Over the last few years, there has been a spate of bloggers, content marketers and social media users hit with hefty fines for infringing image copyrights.
There is little to no defense against copyright infringement and the fines can run into 100s if not 1000s of pounds, dollars or whatever currency you have to pay the fine in.
Copyright law in the digital arena, however, is something of a minefield. The law is strict in parts and vague in others. Furthermore, the online system does not do enough to protect copyright, resulting in an easy trap for bloggers (and anyone who publishes content on the Web) to fall into.
What are Copyright laws
The fundamental rule of copyright is simple. Anybody who creates a piece of original creative work has ownership rights. Intellectual property protected by copyright laws includes writing, photographs, video, paintings, graphic art, choreography, sculptures, infographics, and anything else that has been created as an original.
The copyright owner has exclusive rights to their intellectual property, but if they choose can also give permissions that allow third parties to use their work.
However, the law does not make any provision that creative work must explicitly be flagged as copyright, but it does make a provision for "fair use," and this is where problems in the digital arena can arise.
Understanding "fair use"
Fair use of creative work is a complex body of law. It does not always make a good defense either so if you are unsure whether or not you can fairly use somebody else's work, play it safe and do not use it.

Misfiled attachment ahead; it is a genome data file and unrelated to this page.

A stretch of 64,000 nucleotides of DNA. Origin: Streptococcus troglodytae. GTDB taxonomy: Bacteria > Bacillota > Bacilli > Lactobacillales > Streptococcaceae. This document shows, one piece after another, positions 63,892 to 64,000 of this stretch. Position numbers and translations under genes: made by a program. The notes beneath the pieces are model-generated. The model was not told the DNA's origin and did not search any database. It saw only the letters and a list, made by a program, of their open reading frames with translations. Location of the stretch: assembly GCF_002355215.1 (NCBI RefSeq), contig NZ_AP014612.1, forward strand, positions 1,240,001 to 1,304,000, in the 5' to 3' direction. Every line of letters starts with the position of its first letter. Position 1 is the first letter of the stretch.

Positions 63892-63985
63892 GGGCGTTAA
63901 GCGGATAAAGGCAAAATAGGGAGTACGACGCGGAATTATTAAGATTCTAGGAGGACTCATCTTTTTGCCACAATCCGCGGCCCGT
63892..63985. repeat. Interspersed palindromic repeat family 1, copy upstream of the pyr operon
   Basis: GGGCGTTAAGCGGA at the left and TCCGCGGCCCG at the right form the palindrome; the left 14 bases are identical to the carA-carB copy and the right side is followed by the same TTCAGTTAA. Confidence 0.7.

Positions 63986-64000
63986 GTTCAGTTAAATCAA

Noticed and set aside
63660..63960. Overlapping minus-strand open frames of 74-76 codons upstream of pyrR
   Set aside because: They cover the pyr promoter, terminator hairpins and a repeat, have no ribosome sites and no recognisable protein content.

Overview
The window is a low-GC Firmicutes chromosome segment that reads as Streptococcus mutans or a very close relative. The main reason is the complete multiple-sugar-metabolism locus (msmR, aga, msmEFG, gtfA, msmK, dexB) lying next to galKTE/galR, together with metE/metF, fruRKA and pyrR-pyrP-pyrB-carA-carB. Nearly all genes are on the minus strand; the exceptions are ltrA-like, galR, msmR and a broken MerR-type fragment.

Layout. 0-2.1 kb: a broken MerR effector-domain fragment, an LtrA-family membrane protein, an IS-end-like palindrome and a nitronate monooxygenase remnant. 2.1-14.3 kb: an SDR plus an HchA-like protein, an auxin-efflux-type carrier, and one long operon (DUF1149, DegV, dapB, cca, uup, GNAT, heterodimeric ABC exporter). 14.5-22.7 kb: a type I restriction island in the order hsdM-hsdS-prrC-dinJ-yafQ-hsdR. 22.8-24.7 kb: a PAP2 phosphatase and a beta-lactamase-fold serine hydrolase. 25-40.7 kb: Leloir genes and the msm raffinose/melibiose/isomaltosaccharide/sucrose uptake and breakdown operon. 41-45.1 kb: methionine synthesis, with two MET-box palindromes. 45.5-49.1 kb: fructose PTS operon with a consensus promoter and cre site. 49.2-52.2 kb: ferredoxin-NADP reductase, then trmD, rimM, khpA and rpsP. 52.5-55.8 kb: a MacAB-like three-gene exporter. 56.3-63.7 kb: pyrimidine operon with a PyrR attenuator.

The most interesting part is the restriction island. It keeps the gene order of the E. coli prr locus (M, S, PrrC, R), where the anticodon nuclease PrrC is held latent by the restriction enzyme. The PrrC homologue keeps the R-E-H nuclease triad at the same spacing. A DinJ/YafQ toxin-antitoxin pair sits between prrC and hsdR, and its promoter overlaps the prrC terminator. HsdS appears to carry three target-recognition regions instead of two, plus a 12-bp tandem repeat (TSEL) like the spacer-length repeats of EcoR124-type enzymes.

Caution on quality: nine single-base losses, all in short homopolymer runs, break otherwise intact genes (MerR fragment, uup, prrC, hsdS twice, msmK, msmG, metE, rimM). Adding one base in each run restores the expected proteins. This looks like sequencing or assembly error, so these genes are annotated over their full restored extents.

Where the law is clear about fair use in the virtual world (and offline) are situations in which the intellectual property is being used to support another body of work. They are as follows:
A small percentage of owned intellectual property - this allows writers, reviewers and commentators etc., to quote other peoples work for the purpose of supporting their own ideas.
A single screenshot - allows you to capture a scene from film, TV or video game to support a critique or commentary
Teaching and lecturing - if you are giving an online lecture, you can use intellectual property to summarily your point
Quoting song titles as part of a review - you have to be careful when quoting song titles, but it can be used in reviews or to emphasis a point in an article which the lyric bears relevance
The principles behind fair use can be ambiguous, but the rule of thumb is if you are not sure whether or not you can use creative property, do not use it without seeking permission from the rights owner first. Learn more about fair use here.
You should also note that there are no "fair use" rights in relation to images.
What constitutes a breach of copyright laws?
There is practically no legitimate defense against the violation of copyright. The courts will rule that you have breached copyright ownership if you use creative content without permission.
A breach of copyright will usually result in a fine, and the following is not a defense for copyright infringement:
You did not know the material was copyright
You have removed the image and no longer using it
You modified the original image (you need permission for this)
You acknowledged the original creator
You are not making money from the copyrighted work
Using a disclaimer on your website
So how about embedding a video into your blog post? Thankfully, the Seven Circuit Court of Appeals in the United States ruled that embedding a video from a third-party site such as YouTube does not constitute a copyright infringement. Now you can breathe a sigh of relief!
Using creative works in the digital arena
The digital landscape does not protect the copyright ownership for authors, but nor does it protect unwitting bloggers who do not realize they are using copyrighted material.